GM 6T40 Pump Identification Guide - Transmission Digest

GM 6T40 Pump Identification Guide

The 6T40 was introduced in 2008 for General Motors front-wheel-drive cars in the Chevrolet Malibu and has gone through several changes throughout its three generations, specifically in the pump area. The 6T40 is closely related to the more lightweight 6T30 and the heavier duty 6T45 and 6T50. Generation one started phasing out during the 2012 model year. The generation two pump had a slightly different pressure regulator valve, but overall the first two 6T40 generations had the same pump layout.

Figure 1 – One of the unique features of the latest pump design is the lube-on-demand valve.

The third generation of the 6T40 was introduced in 2015 with a completely redesigned pump to improve fuel economy. A remote axis pump setup was implemented to reduce the effort required by the engine to turn the pump, as previous generations were chain-driven by the converter. The new generation utilizes a variable vane-type pump that lowers power consumption during lower flow demand and at higher engine speeds.

One of the unique features of the latest pump design is the lube-on-demand valve (Figure 1). 

Under 87 psi, the valve stays closed and lube flow travels through an orifice in the separator plate. Above 87 psi, the valve opens and lube flow travels through two orifices, allowing the delivery of double the cooler flow in TCC apply in higher line pressure conditions (Figure 2). These unique features were all implemented in the interest of fuel conservation by minimizing the demand for the pump.

Figure 2 – Above 87 psi, the valve opens and lube flow travels through two orifices, allowing the delivery of double the cooler flow in TCC apply in higher line pressure conditions.

The lube-on-demand is a very active valve, and castings pulled from used examples show that the bore is highly prone to wear as it is visibly side-loaded. Some examples found in the real world have pulled 0 in-Hg vacuum when tested. Wear in this bore will cause the converter feed pressure to be directed straight to the exhaust. This can cause converter apply issues, lube/cooler flow issues resulting in overheating and reduced line pressure.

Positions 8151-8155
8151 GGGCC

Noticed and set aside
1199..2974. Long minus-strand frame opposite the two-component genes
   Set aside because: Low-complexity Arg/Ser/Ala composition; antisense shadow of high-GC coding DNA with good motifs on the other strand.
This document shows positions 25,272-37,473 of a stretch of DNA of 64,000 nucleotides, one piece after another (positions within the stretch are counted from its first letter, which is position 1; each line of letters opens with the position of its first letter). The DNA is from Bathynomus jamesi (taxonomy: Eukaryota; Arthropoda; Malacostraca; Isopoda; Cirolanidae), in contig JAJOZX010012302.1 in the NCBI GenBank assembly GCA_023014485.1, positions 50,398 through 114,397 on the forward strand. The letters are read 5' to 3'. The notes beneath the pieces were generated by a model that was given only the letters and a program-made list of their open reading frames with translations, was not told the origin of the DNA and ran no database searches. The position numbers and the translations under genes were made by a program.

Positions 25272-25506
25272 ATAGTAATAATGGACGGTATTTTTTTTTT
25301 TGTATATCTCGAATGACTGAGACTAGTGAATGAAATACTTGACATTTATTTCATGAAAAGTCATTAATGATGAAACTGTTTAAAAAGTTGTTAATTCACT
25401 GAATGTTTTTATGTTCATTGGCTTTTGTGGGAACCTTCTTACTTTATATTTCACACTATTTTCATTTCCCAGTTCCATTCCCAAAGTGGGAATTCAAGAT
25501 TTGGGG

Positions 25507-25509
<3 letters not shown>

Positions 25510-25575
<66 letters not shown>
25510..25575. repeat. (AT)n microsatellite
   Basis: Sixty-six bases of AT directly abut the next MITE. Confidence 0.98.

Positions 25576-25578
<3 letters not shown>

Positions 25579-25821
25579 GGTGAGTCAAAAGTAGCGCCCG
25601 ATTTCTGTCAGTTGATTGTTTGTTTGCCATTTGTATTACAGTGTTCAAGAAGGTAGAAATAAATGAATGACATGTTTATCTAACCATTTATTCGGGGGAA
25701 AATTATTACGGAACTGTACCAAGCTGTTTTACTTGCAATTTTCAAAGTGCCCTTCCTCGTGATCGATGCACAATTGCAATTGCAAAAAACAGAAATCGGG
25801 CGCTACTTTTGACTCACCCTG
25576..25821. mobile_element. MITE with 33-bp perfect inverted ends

What can you do? 

Figure 3 – The lube-on-demand valve should be vacuum tested to check if the wear is excessive. 

Since wear in this bore is inevitable, whenever a drivability issue is related to converter apply, low line pressure, lube/cooler flow issue, or general rebuild, the lube-on-demand valve should be vacuum tested to check if the wear is excessive (Figure 3). 

If it is excessive, the aftermarket has responded with a solution to correct the valve-to-bore clearance and restore the function of this unique feature.

Jason Larochelle is a Sonnax product support representative. He is a member of the Sonnax TASC Force (Technical Automotive Specialties Committee), a group of recognized industry technical specialists, transmission rebuilders and Sonnax technicians.

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